balance friendship

Selves Worth Expressing

6:00:00 AMVeronica Buehnerkemper

Sometimes I sit back and consider some of the friendships I have seen on my college campus.  There are those people apparently constantly goofing off and not taking life too seriously.  Then there are those other people holed up in the library to study, having contemplative conversations with their friends, and planning their future.

And then there are those who seem to be doing both.

One of my friends can go from one extreme to the other in a matter of minutes, and it all depends on who is around.  He has friends who bring out the crazy in him, and those who bring out the focused side.

Why is it that seemingly similar people can affect one person in such different ways?
I think the change rides on how these friends carry themselves and react to various situations.  Those peers who bring out the more rambunctious side in my friend tend to provoke it by pulling pranks and telling jokes.  Those who bring out the focused side tend to either not react to his wild side quite as much, or ignore it altogether.  They don’t necessarily criticize wild behavior, but rather refuse to fuel it beyond what they deem appropriate.
Matthew Kelly, a well known Catholic speaker and author working to revitalize the Catholic Church, says, “Our culture places a very high premium on self-expression, but is relatively disinterested in producing ‘selves’ that are worth expressing.” 

It seems that one side (the rambunctious, wild one) is focused on self-expression, while the other (the serious and logical side) is focused on the end product.  How is it that we are expected to both develop these “selves worth expressing” while expressing ourselves at the same time?  And to top it off, at times these two sides seem irreconcilable, resulting in dizzying swings from extreme to extreme.  As though there are two separate people existing as one.  

The question becomes: how are we supposed to develop ourselves into fascinating, free, fearless and fully alive men and women?  What will help us to produce these ‘selves worth expressing’?

So this is probably a safe space to admit that I am a die-hard 
Harry Potter fan.  I am reminded of the famous trio from Harry Potter when I think about these friendships.  Harry’s two companions affect him in very different ways.  Ron brings out Harry’s adventurous side, often getting the pair into some sticky situations.  Whether it be introducing Harry to Bertie Botts Every Flavor Beans or breaking him out of the Dursley’s house before their second year at Hogwarts or getting himself and Harry stuck in the Whomping Willow, moments with Ron tend to be rather unpredictable.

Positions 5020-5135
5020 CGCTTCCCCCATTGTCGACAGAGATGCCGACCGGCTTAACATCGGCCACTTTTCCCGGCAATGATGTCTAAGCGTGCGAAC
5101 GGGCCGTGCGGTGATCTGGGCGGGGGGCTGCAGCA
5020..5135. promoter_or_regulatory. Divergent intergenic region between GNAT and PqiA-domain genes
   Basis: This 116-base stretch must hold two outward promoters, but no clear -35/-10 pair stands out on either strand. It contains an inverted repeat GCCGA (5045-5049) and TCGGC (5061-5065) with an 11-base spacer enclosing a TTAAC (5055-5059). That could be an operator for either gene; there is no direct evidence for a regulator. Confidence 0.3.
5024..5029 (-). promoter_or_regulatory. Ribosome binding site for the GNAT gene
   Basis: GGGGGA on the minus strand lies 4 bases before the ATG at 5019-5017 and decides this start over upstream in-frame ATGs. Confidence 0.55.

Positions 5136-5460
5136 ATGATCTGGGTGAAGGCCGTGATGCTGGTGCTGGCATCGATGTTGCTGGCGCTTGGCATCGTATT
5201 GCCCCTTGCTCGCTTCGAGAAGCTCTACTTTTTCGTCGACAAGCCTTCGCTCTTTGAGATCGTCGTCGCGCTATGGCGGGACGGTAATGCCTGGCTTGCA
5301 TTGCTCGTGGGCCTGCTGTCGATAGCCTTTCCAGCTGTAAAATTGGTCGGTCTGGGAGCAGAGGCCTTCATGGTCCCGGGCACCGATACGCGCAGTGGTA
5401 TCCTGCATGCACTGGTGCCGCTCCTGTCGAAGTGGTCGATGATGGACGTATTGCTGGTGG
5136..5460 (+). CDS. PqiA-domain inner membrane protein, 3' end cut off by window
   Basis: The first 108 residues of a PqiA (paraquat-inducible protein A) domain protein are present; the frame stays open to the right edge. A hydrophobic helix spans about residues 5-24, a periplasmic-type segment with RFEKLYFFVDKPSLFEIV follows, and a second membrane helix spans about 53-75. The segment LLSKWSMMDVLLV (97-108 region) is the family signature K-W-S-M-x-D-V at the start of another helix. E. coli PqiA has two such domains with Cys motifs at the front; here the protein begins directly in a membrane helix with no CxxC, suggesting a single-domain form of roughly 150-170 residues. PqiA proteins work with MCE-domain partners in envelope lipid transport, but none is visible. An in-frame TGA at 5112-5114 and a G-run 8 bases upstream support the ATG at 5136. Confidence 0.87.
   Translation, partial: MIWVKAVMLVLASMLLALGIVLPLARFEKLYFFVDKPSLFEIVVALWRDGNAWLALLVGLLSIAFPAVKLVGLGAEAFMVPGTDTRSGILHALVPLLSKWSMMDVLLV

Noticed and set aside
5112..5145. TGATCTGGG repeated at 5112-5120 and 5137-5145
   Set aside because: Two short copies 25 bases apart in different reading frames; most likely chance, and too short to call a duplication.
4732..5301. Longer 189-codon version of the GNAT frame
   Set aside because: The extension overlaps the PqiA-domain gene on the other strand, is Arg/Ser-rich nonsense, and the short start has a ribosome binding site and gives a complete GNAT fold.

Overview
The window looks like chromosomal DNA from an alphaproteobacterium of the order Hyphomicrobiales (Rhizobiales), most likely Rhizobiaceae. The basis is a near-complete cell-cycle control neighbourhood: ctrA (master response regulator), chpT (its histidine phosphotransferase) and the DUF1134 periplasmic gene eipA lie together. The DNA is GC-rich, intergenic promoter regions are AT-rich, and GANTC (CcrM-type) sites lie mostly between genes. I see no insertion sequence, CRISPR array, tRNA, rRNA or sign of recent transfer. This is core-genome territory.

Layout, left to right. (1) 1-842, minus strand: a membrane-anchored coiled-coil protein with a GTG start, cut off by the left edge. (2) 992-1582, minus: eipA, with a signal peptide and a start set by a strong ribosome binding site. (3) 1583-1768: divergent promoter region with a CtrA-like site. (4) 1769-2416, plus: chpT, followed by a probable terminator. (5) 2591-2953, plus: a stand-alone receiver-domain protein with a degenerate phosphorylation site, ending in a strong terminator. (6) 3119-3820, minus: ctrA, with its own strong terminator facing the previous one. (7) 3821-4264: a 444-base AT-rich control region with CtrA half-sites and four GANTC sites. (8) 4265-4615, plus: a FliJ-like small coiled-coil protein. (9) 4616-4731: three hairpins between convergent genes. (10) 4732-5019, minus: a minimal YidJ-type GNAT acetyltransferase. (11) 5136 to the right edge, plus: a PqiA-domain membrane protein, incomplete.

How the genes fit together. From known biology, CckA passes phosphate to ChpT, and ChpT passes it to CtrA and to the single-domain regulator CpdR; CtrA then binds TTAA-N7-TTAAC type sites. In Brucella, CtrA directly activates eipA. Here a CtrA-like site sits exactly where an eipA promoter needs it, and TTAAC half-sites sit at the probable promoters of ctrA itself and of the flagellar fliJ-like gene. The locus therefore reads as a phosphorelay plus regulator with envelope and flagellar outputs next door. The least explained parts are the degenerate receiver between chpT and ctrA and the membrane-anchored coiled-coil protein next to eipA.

Hermione, on the other hand, brings out Harry’s focused, serious, side that develops the logical plan for getting out of sticky situations.  For example, Hermione convinces Harry to start Dumbledore’s Army, a group of students committed to learning Defense against the Dark Arts, despite the hated Professor Umbridge’s ban on defensive magic.  Hermione also encourages and challenges Harry to step up to the role of leadership she knows that he is capable of.

Throughout the series, Ron, Hermione and Harry grow up.  Ron becomes slightly more focused and driven, Hermione learns to loosen up her hold on life a bit as she has to deal with constantly changing plans, and Harry learns that he is not alone in the world because he can rely on his friends.  As we grow up, the balance between drive and daring, dependence and interdependence is important to find.

Our friends help us to realize our true selves and to develop these ‘selves’ even further.  We see a small reflection of ourselves in those we choose to keep around us, and we allow our friends to shape these pieces we have in common, whether that means allowing room for more adventure, or room for more discipline.

The bottom line is not that friends who bring out a little more crazy are better or worse than those who bring out the focus.  Rather, it seems that we need a little more of a balance, and a little more continuity as we allow ourselves to be shaped and formed into men and women taking on the world to change it for the better.

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